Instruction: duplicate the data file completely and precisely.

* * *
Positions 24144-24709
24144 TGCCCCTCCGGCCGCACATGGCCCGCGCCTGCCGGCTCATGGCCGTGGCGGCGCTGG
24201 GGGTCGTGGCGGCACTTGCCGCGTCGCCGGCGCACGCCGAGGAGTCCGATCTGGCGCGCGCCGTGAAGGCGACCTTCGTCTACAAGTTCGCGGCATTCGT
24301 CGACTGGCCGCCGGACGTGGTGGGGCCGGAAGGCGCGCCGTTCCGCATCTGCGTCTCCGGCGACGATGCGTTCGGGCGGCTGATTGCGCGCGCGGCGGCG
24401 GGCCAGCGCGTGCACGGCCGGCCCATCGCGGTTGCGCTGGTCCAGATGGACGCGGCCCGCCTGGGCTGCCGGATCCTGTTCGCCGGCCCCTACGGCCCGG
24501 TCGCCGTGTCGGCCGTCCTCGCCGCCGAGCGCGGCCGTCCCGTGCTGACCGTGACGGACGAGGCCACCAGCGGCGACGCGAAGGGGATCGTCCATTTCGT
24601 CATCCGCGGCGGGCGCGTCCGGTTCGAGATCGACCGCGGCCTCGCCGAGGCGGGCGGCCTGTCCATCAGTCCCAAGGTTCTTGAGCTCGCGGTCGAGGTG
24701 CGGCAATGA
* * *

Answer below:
Positions 24144-24709
24144 TGCCCCTCCGGCCGCACATGGCCCGCGCCTGCCGGCTCATGGCCGTGGCGGCGCTGG
24201 GGGTCGTGGCGGCACTTGCCGCGTCGCCGGCGCACGCCGAGGAGTCCGATCTGGCGCGCGCCGTGAAGGCGACCTTCGTCTACAAGTTCGCGGCATTCGT
24301 CGACTGGCCGCCGGACGTGGTGGGGCCGGAAGGCGCGCCGTTCCGCATCTGCGTCTCCGGCGACGATGCGTTCGGGCGGCTGATTGCGCGCGCGGCGGCG
24401 GGCCAGCGCGTGCACGGCCGGCCCATCGCGGTTGCGCTGGTCCAGATGGACGCGGCCCGCCTGGGCTGCCGGATCCTGTTCGCCGGCCCCTACGGCCCGG
24501 TCGCCGTGTCGGCCGTCCTCGCCGCCGAGCGCGGCCGTCCCGTGCTGACCGTGACGGACGAGGCCACCAGCGGCGACGCGAAGGGGATCGTCCATTTCGT
24601 CATCCGCGGCGGGCGCGTCCGGTTCGAGATCGACCGCGGCCTCGCCGAGGCGGGCGGCCTGTCCATCAGTCCCAAGGTTCTTGAGCTCGCGGTCGAGGTG
24701 CGGCAATGA